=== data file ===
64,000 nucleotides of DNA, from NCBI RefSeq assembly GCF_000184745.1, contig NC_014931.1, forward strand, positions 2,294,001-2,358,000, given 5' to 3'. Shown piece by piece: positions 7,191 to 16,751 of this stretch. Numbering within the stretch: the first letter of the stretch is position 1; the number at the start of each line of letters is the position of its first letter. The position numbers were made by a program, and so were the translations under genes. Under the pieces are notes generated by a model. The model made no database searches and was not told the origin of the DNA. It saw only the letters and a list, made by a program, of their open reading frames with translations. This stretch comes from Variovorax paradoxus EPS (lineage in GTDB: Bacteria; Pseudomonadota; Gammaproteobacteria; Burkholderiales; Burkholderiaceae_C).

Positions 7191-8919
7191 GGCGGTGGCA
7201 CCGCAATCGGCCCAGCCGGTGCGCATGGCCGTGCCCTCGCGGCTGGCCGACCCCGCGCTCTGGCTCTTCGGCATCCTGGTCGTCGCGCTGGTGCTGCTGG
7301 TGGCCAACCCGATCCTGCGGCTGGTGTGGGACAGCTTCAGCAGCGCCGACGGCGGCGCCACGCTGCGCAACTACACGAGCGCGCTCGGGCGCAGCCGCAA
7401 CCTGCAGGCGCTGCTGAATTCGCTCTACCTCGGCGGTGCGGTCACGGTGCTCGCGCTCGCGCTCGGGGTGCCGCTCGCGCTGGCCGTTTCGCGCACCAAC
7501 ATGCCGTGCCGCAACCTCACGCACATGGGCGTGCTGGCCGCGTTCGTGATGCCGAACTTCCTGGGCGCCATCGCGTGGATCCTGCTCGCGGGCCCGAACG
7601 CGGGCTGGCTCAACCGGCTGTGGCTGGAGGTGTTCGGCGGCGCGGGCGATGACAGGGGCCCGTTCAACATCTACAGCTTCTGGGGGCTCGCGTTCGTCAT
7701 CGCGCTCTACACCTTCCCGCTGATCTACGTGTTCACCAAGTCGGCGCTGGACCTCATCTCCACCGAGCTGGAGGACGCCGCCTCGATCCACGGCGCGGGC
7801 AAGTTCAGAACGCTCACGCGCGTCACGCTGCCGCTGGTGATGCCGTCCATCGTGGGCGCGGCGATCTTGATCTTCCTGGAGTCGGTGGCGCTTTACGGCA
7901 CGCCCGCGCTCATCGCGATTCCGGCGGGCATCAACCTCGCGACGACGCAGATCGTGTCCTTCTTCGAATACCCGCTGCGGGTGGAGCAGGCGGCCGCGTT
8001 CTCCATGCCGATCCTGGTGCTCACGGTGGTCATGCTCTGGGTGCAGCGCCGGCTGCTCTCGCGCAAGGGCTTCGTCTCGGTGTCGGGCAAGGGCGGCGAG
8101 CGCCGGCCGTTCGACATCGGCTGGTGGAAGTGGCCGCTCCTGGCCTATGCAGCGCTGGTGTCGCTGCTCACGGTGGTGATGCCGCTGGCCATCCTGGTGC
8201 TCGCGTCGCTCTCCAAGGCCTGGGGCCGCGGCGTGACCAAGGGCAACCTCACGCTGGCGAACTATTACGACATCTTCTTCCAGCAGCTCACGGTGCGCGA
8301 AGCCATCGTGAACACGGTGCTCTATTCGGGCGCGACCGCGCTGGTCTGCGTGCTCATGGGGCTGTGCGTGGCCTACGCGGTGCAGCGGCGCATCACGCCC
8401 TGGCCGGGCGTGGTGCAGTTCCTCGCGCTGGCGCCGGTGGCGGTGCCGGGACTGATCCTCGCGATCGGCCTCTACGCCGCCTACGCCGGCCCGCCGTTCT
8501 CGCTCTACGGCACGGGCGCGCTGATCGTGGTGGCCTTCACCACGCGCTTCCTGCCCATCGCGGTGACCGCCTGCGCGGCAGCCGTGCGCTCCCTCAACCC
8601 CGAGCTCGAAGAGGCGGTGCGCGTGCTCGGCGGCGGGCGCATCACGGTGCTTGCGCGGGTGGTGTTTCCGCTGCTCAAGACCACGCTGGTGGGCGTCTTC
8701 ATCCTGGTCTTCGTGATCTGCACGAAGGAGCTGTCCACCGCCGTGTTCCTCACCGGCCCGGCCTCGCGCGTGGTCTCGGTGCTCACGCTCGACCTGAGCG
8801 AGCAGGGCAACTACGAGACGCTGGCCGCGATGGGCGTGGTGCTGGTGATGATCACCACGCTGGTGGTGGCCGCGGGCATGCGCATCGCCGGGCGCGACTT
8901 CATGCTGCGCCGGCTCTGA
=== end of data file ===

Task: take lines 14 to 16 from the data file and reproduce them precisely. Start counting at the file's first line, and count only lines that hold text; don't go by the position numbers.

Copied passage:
8201 TCGCGTCGCTCTCCAAGGCCTGGGGCCGCGGCGTGACCAAGGGCAACCTCACGCTGGCGAACTATTACGACATCTTCTTCCAGCAGCTCACGGTGCGCGA
8301 AGCCATCGTGAACACGGTGCTCTATTCGGGCGCGACCGCGCTGGTCTGCGTGCTCATGGGGCTGTGCGTGGCCTACGCGGTGCAGCGGCGCATCACGCCC
8401 TGGCCGGGCGTGGTGCAGTTCCTCGCGCTGGCGCCGGTGGCGGTGCCGGGACTGATCCTCGCGATCGGCCTCTACGCCGCCTACGCCGGCCCGCCGTTCT